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The Beauty of Gate 29

The Beauty of Gate 29
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I have hiked the Gate 29 road off Route 202 in New Salem, Massachusetts, at the north end of Quabbin, more than any other. One night, a friend and I hiked the 2.5 miles to the end. A full moon bathed the fields with a bright, eerie light. We hid ourselves in the shadows as I got ready to howl in an attempt to call some coyotes into view to photograph them. Before I could even sound a note, they appeared in the field before us.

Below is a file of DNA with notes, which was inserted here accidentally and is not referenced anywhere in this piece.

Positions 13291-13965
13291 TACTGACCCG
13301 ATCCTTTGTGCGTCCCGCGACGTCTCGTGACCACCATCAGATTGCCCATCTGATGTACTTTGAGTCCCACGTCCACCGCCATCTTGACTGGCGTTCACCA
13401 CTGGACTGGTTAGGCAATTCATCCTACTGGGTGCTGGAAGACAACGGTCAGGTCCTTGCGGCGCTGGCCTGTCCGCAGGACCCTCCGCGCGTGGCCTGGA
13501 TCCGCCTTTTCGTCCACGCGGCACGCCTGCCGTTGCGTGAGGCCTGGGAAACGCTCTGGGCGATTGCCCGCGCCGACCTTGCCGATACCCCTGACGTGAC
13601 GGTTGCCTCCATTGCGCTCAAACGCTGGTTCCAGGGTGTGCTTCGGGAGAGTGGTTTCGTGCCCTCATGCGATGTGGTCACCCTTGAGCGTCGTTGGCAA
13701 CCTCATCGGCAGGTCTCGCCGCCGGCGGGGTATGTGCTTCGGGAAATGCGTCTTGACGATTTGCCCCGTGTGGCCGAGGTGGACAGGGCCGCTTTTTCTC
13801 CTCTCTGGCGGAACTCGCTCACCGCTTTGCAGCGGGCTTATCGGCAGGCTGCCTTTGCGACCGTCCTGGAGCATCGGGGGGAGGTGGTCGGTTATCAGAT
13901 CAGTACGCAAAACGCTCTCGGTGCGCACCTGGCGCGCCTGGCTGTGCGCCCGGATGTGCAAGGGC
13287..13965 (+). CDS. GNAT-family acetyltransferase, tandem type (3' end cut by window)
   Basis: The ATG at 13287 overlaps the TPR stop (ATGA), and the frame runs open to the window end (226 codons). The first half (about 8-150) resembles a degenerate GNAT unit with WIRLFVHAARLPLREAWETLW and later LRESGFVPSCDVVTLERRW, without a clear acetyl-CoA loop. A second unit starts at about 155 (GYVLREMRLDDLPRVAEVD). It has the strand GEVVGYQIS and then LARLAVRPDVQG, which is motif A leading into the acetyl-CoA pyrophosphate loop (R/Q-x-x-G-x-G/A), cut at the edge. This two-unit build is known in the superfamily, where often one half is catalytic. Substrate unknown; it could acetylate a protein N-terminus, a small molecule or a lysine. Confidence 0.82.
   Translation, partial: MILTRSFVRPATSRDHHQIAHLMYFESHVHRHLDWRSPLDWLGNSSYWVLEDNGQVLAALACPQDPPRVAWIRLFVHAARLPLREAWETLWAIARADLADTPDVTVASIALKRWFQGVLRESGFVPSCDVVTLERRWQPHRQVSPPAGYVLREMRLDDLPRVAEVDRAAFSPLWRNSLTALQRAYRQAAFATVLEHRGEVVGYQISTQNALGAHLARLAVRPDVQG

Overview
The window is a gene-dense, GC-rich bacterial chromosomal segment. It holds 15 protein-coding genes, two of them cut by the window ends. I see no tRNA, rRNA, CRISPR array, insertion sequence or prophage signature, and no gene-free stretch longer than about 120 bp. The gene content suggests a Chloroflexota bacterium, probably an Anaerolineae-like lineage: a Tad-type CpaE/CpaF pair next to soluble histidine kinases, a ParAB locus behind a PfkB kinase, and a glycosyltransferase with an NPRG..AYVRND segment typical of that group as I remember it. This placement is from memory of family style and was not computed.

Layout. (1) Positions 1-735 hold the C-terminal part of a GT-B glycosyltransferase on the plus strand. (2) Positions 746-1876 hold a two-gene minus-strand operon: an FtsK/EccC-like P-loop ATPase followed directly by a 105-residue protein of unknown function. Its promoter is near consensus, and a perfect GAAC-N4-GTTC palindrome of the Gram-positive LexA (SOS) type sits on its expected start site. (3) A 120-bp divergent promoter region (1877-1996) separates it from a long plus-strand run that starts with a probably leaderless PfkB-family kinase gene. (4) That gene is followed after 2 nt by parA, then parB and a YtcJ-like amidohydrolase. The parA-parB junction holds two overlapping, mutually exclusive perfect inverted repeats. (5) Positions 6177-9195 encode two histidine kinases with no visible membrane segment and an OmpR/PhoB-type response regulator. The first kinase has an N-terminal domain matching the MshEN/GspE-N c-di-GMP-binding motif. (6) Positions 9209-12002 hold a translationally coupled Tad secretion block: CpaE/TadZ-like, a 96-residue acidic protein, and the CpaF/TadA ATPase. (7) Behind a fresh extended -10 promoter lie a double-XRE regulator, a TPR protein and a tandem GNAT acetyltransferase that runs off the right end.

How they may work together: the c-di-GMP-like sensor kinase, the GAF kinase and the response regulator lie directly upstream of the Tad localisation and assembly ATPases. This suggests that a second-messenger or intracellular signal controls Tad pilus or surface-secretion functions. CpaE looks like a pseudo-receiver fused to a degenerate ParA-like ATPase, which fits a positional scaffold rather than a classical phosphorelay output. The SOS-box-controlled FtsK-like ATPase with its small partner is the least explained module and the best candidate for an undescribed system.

Wildlife viewing and the possibilities for photography are endless. At the first four-way intersection, the sentinel sugar maples on the right beckon you into a time long ago. Farther down the road and east along the power lines, the climb to the top of Rattlesnake Hill rewards you with a rare panoramic view looking east and south over the reservoir and its surrounding forests.

For solitude, there is a hidden wetlands just east of the Gate 29 road, between the four-way intersection and the power lines, where otters play and that beavers call home. On the west side of this wetlands is the largest single-stem white pine in Quabbin. The very end of the road leads you to the edge of the great waters of the reservoir, where the path simply disappears into its depths.

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